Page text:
Parmentier reviews basic findings regarding expected gains in pressure drop using mutilcapillary rather than particulate packings and estimates the effect of diffusional bridging multicapillary arrays compared with the performance of present state-of-the-art multicapillary chromatography columns. The theoretical study based on Giddings Random Walk model that Parmentier presented at the 17th International Symposium on Preparative and Industrial Chromatography and Allied Techniques (SPICA) in 2018, is also published in this paper. In parallel, he discusses the purely mathematical transfer function of the system. Finally, he presents the results of an ordinary differential equation (ODE) integration simulation, using as its starting point a discretized model based on the method of lines, and compares these to theoretical predictions. These three approaches give numerical results that are in excellent agreement with a deviation of less than 3% from perfect equality.
Parmentier’s analysis and mathematical model suggests that “provided there is suitable diffusional bridging between capillaries, multicapillary packings allow the throughput capacity and efficiency of conventional particulate packings. Given that multicapillary arrays have a pressure drop that is lower by one order of magnitude, they should be a superior candidate for separation applications.”
Parmentier’s theoretical and simulated results show that superimposing a radial diffusive term between adjacent channels, or diffusional bridging, removes the limitation of packing in terms of the number of equivalent theoretical plates (NETP). “In this case, the multicapillary array behaves like particulate packing, with an NETP increasing linearly with packing length. In the case where the multicapillary array has comparable effective diffusivity to classical LC porous stationary phases (i.e. silica gel, PS-DVB gels), this effect is strong enough that the efficiency loss due to inhomogeneity in the capillary diameters, which is catastrophic for a non-diffusive array, becomes negligible for typical standard deviations in the capillary diameter.” Thus, due to the large gain on the pressure drop over conventional packings, even very imperfect arrays that are easier to manufacture will have greater efficiency than current chromatography columns.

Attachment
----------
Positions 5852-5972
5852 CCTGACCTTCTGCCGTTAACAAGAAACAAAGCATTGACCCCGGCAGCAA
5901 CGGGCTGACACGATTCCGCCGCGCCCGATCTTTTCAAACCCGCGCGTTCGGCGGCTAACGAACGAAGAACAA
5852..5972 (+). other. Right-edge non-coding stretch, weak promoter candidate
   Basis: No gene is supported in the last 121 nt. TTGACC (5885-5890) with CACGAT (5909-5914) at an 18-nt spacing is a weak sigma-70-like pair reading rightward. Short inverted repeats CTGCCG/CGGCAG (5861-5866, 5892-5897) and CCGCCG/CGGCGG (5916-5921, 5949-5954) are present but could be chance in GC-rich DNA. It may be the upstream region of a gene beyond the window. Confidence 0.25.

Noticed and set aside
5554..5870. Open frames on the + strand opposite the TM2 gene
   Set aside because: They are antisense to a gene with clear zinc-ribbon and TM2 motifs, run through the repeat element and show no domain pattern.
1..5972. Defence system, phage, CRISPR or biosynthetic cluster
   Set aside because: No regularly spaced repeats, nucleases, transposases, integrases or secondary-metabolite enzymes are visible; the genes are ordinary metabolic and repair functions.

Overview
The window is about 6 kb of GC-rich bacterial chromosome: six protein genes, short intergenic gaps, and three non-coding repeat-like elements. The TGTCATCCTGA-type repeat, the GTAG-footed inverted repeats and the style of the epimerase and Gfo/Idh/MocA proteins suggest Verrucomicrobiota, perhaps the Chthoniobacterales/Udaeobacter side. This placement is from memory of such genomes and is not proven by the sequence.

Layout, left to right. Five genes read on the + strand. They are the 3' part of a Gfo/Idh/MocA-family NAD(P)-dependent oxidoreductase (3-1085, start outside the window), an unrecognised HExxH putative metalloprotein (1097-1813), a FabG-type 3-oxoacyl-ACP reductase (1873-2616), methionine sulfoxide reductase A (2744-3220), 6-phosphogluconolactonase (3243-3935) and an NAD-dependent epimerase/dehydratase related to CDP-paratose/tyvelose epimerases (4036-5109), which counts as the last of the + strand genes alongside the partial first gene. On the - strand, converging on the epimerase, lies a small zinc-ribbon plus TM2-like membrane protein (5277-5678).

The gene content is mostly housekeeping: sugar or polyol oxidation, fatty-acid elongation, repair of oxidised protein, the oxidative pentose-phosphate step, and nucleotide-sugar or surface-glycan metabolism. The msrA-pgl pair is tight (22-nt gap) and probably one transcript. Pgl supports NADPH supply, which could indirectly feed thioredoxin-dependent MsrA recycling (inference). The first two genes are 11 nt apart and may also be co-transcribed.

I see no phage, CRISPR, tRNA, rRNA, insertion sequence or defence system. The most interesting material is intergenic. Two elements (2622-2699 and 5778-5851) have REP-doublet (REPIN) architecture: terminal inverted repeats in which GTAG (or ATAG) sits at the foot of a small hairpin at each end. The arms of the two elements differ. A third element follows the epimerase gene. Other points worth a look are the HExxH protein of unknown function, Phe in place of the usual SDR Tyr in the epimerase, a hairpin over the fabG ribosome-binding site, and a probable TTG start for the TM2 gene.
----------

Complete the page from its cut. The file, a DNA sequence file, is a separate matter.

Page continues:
What are the practical implications for chromatography and chemical engineering? Multicapillary diffusional bridging columns with reduced pressure requirements should enable liquid chromatography columns to attain 100,000 HETPs, while using existing detectors, injectors and pumps. “In industrial separation,” writes Parmentier, “this approach will allow chromatography to be conducted with high efficiency and with low-pressure pumps, injectors, lines, and other fluid appliances. The investment and cost operation will be reduced by an important factor.”
 Parmentier, F. Effect of diffusional bridging in multicapillary packing, Comptes Rendus.Chimie, 2020, 23, no. 6-7, p. 415-431. https://comptes-rendus.academie-sciences.fr/chimie/item/CRCHIM_2020__23_6-7_415_0/
 Francois PARMENTIER, OC09 – Improvement of Multicapillary Packing Efficiency by Diffusional Bridging: A Theoretical and Dynamic Simulation Study, SPICA 2018, Darmstadt, Germany, October 7-10, 2018.